When I wrote about goat meat as an ethical alternative to beef, some American readers were appalled. Yet goat meat remains one of the most popular sources of animal protein in the world, and it has much to recommend it from an environmental point of view. Because they browse, rather than graze, many farmers argue that you can produce more meat from less land and with a lower environmental impact.
But as I noted before, one of the biggest challenges to goat farmers may be cultural—at least here in the United States. Yet while vegans and vegetarians have every right to scoff at the notion of "ethical meat", it has always seemed strange that folks who eat beef and chicken might turn their noses up at eating other animals from an ethical point of view. (Yes, that's a less controversial way of making the puppy-meat is morally little different to eating pork argument.)I have already seen goat meat appearing in my local farmers' markets, and as urban populations get increasingly diverse (and adventurous in their eating habits), I wouldn't be surprised if that trend continues.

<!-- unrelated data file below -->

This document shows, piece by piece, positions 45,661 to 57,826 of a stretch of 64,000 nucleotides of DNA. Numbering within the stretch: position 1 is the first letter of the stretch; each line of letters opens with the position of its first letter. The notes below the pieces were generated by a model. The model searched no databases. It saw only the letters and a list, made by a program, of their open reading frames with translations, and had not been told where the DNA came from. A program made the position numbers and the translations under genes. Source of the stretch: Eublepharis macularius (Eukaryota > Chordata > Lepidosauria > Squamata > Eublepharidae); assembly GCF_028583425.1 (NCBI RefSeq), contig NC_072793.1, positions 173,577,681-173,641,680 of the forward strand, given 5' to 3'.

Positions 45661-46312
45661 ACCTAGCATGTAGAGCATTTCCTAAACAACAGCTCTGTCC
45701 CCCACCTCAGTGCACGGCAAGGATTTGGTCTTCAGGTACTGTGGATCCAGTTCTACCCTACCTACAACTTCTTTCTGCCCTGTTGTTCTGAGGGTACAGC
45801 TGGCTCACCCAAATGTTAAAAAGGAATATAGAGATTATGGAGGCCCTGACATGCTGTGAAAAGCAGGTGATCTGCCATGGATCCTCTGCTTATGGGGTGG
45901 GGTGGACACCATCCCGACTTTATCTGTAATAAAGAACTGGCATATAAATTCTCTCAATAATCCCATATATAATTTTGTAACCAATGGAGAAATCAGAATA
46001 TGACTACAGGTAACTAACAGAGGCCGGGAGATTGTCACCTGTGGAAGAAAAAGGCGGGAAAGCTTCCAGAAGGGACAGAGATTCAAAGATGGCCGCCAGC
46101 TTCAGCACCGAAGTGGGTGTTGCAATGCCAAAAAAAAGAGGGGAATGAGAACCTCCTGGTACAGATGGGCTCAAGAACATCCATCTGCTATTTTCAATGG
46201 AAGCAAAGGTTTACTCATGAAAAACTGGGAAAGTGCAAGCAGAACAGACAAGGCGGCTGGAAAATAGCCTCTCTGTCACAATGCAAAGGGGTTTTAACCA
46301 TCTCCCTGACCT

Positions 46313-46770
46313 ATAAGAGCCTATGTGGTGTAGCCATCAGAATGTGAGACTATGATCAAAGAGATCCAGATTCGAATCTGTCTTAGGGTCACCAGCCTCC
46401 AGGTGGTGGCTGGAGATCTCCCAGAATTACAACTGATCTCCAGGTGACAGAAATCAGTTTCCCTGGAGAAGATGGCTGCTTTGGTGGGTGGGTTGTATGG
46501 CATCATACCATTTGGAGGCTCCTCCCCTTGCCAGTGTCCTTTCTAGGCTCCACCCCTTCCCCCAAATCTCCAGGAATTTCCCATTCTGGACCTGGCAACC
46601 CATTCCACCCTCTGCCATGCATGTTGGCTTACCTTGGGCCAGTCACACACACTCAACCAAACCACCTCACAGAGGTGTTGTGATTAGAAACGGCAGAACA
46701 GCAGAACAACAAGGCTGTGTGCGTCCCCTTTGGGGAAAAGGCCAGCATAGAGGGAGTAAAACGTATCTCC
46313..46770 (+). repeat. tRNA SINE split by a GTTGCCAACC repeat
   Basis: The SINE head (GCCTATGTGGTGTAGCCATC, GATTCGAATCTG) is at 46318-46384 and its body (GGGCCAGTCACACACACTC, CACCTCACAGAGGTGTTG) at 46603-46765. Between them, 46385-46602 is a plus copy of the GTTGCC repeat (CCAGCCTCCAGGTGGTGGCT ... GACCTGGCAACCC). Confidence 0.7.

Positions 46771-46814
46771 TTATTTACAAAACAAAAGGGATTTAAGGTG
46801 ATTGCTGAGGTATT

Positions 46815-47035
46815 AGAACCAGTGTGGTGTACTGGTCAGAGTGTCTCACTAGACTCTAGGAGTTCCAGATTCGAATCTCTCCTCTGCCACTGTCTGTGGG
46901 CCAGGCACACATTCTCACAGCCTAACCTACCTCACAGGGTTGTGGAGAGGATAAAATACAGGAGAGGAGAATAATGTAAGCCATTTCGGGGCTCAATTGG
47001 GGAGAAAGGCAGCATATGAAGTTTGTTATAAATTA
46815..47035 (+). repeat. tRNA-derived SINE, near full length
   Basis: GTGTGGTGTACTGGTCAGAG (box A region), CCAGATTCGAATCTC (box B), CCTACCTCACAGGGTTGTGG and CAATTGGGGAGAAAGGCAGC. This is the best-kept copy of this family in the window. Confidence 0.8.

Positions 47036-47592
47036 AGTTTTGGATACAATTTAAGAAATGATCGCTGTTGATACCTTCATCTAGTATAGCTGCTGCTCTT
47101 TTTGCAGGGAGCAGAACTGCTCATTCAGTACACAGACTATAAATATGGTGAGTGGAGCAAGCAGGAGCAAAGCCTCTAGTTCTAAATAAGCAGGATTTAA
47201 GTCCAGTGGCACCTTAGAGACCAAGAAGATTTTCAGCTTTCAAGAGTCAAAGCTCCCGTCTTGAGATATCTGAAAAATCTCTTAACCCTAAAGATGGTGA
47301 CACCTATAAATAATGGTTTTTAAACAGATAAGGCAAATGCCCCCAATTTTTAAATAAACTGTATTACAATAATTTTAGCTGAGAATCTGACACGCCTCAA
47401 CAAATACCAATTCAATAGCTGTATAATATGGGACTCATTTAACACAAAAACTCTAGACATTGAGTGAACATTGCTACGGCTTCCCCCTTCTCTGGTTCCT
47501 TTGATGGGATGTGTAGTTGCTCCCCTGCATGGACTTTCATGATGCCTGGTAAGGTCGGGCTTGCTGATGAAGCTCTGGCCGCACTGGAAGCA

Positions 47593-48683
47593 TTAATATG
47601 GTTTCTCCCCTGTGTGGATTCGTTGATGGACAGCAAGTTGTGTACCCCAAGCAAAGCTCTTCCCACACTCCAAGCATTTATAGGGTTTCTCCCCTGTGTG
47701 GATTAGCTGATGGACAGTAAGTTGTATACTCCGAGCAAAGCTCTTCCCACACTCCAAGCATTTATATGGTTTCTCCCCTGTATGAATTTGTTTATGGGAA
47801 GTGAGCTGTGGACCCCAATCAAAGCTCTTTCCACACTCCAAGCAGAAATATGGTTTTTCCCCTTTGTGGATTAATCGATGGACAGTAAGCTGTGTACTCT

All of which should be of benefit to Jean-Marie, a refugee from Burundi who now farms a small herd of goats inside the city limits of Louisville, Kentucky and markets it to the immigrant populations there. Besides being a thoughtful introduction to a more sustainable source of meat, this video from Perennial Plate serves as one more reminder of the skills, traditions and resources that migrants bring with them to their new countries. We would all do well to break bread with our new neighbors more often, whether or not we agree on appropriate sources of protein.
In the meantime, maybe John Laumer's vision of hyper-local goat meat produced on green roofs is not so far fetched after all.